verify(mockDao)
  • Capturing arguments

    Now let’s say the manager in the above example does not pass the String argument directly to the Dao. Instead, it uses a Wrapper object as an argument for the dao method calls. The Wrapper object contains the String argument from the manager call, and some additional arguments only used in the Dao (e.g. for logging).

    interface Dao2 {
       Integer poseQuestion(Wrapper questionWrapper);
    }
    
    class ManagerImpl2 implements Manager {
       Dao2 dao;
    
       public String poseQuestion(String question) {
          Wrapper wrapper = new Wrapper();
          wrapper.setQuestion(question);
          wrapper.setDate(new Date());
          // wrapper.setMore(...)
    
          return dao.poseQuestion(wrapper).toString();
       }
    
       // Dao2 setter etc
    }
    

    To fully test this ManagerImpl2 class, we’d like to know exactly what arguments are stored in the Wrapper object when it’s passed to the dao. The isA(Wrapper.class) matcher is of no help: checking the type of the Wrapper argument is not enough in this case. We want to check the specific values inside it.

    EasyMock 2.4 offers a new feature to do just that. An additional capture(Capture c) matcher was added. This Matcher does not actually match anything, but stores the object passed to the mock object in a Capture object. Calling the getValue() on this Capture object later on will return the original argument. In this example, capturing the Wrapper object as it’s passed to the dao allows us to check whether it still contains the String that was used as an argument in the manager call.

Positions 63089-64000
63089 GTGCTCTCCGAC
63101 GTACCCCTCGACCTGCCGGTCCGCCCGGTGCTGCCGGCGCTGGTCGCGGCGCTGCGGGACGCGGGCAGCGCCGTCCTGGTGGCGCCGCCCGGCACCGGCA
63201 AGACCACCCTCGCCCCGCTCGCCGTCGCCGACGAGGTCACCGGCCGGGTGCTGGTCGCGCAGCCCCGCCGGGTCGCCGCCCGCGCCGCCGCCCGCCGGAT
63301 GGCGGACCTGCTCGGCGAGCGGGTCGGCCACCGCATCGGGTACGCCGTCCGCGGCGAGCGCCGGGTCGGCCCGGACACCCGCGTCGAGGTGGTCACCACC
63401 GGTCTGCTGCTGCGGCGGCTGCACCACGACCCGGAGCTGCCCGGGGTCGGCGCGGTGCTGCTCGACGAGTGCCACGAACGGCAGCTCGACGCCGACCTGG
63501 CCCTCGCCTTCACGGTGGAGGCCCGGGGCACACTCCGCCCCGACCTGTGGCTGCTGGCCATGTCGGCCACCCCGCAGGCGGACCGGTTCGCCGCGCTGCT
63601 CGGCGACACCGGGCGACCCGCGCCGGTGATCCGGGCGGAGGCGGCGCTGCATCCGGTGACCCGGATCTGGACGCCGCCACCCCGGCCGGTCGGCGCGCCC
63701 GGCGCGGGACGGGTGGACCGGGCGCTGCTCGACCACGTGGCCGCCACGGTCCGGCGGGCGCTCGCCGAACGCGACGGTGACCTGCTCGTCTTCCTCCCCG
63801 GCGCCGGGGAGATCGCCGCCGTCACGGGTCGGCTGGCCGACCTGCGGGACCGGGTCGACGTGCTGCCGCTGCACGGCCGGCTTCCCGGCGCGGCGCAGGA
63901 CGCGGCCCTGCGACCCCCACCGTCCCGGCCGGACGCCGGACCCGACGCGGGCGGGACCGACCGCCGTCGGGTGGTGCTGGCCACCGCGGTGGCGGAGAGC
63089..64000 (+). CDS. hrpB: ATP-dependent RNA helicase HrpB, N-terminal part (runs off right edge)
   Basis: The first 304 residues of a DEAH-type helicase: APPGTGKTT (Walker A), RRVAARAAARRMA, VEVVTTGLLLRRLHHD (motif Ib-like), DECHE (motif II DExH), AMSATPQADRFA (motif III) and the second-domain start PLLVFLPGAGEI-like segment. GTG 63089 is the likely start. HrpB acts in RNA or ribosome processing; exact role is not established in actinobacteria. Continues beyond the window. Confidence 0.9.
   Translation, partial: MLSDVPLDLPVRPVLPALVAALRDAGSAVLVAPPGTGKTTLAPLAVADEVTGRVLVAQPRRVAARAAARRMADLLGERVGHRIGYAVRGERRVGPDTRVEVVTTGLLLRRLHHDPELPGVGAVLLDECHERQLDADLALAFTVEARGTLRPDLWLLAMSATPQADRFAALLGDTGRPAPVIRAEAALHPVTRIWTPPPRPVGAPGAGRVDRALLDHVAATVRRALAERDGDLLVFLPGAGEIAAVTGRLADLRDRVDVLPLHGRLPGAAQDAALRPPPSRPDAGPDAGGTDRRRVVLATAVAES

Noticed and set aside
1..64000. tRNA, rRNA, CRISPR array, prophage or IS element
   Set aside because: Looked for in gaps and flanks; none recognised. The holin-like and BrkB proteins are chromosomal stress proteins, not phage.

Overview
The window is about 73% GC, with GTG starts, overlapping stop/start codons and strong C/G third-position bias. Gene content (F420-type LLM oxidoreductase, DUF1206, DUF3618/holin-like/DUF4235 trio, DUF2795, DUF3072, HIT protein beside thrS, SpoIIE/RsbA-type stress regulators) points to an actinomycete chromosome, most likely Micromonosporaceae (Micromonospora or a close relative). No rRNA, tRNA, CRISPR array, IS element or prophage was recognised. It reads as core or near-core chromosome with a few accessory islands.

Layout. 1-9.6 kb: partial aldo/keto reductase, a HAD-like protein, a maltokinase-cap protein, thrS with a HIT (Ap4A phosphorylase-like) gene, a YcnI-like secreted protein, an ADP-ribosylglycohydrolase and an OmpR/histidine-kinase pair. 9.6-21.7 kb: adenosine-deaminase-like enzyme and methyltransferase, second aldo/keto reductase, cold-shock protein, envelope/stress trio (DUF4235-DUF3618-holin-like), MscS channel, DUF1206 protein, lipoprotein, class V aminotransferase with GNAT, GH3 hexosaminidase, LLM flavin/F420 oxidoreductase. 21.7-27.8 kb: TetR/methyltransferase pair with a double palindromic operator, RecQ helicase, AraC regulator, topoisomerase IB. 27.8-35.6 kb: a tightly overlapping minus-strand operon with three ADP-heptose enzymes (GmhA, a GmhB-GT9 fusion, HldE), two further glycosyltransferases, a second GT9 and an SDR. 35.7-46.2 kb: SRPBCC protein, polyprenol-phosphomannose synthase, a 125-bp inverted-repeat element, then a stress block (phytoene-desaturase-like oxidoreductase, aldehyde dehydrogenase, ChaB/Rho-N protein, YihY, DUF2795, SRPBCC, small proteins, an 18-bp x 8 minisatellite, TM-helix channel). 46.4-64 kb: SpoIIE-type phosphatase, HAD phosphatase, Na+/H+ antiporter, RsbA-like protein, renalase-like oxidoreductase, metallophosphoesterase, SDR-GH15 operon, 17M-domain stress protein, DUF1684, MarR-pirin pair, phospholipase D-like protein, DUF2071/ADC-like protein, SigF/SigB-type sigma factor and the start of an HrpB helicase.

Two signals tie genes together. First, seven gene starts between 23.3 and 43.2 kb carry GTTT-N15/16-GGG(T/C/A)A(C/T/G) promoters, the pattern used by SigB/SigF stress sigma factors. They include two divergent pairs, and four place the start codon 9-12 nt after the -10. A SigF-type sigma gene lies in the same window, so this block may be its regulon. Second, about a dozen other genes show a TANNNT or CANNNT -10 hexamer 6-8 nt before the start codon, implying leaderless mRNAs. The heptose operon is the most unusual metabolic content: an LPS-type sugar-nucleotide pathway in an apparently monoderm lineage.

A complete unit test for ManagerImpl2 would contain a method that looks something like this:

    @Test
    public void testPoseQuestion() {
       ManagerImpl2 manager = new ManagerImpl2();
       Dao2 mockDao = createMock(Dao2.class);
    
       manager.setDao(mockDao);
    
       Capture capturedArgument = new Capture();
    
       expect(mockDao.poseQuestion(
          and(
             // capture the argument for later use
             capture(capturedArgument),
             // check if it is a Wrapper, as expected
             isA(Wrapper.class)))
       .andReturn(new Integer(42))
       .once();
    
       replay(mockDao);
    
       // mockDao is used during manager call,
       // the actual wrapper object is captured
       manager.poseQuestion("What's the meaning of life?");
    
       verify(mockDao);
    
       // Check the captured argument: does it contain the original
       // question, or was it modified by the manager somehow?
       assertEquals("What's the meaning of life?",
                ((Wrapper) capturedArgument.getValue()).getQuestion());
    }
    

    The capture matcher allows for easy argument checking, without the necessity to implement additional mock arguments with custom equals/hashCode methods.

    See the EasyMock2.4 documentation for more examples, and more useful tricks.